Republican Rep. Tim Scott of South Carolina will vault into the Senate in January, and that makes some supporters of abstinence education very happy.
Scott began his political career as an outspoken 30-year-old virgin, and his appointment is seen as a boon by some members of the abstinence education lobby.
National Abstinence Education Association President and CEO Valerie Huber told U.S. News in a statement that her organization "is very encouraged by the appointment of Tim Scott to the Senate."
Huber notes Scott is a co-sponsor of the Abstinence Education Reallocation Act, which puts a premium on abstinence education.
"He has been a champion of Sexual Risk Avoidance (SRA) Abstinence Education for many years, but this cosponsorship signifies his ongoing commitment to best health outcomes for youth," she said.
Under the bill, abstinence education would be eligible for $110 million in annual federal funding. The bill calls for teaching "the superior health benefits of sexual abstinence" and the "skills needed to resist the negative influences of the pervasive sex-saturated culture."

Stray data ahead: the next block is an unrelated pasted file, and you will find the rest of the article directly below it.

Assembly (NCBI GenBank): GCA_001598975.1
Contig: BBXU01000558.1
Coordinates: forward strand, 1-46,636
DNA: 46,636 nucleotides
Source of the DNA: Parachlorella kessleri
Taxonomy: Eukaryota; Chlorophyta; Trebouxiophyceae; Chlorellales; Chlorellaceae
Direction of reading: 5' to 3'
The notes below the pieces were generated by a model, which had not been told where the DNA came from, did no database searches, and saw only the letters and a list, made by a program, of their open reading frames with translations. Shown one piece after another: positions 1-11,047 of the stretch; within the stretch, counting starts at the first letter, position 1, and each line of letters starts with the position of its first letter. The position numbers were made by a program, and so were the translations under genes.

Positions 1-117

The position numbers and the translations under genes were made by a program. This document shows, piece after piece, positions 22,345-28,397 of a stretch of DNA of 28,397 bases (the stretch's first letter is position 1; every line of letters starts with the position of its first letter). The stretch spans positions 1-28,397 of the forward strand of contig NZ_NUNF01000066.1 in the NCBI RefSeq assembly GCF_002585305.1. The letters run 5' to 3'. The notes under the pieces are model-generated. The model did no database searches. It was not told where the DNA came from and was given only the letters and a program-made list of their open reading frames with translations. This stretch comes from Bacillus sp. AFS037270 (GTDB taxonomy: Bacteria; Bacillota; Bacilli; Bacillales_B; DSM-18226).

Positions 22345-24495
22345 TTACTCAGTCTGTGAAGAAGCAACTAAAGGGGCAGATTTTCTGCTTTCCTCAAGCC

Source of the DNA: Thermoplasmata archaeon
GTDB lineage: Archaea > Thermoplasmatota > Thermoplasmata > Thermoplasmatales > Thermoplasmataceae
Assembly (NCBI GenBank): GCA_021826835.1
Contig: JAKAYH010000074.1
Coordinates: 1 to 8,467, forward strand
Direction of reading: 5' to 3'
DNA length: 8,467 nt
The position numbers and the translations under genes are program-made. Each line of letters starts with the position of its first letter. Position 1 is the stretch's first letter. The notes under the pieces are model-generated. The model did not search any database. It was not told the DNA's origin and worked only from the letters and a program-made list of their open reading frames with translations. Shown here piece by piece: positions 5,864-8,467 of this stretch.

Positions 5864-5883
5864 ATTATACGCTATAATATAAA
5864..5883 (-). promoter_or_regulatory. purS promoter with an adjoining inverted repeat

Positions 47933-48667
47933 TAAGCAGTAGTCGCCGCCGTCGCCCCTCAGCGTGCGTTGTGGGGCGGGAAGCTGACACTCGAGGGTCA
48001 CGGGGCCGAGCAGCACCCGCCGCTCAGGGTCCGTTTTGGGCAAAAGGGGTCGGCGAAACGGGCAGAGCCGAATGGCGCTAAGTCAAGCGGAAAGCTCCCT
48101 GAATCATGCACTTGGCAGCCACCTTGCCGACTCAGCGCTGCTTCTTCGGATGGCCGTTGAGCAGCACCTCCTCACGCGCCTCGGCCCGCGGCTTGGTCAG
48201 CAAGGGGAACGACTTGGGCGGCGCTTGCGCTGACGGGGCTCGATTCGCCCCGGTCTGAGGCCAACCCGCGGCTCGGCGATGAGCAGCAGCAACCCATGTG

In recent years, supporters of comprehensive sex education have snickered about "abstinence-only" education, with commentators pointing to the out-of-wedlock pregnancy of Bristol Palin, the daughter of former Alaska governor and 2008 GOP vice presidential nominee Sarah Palin. Bristol Palin has since become an outspoken advocate of abstinence before marriage.
Scott's personal story may also attract a leery eye from supporters of comprehensive sex education. Earlier this year, the National Journal noted that Scott, now 47 and still unmarried, has broken his vow of abstinence until marriage.
"I just wish we all had more patience," Scott told the publication, "the Bible is very clear: abstinence until marriage. Not to do so is a sin."
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Steven Nelson writes for U.S. News & World Report. You can follow him on Twitter or reach him at firstname.lastname@example.org.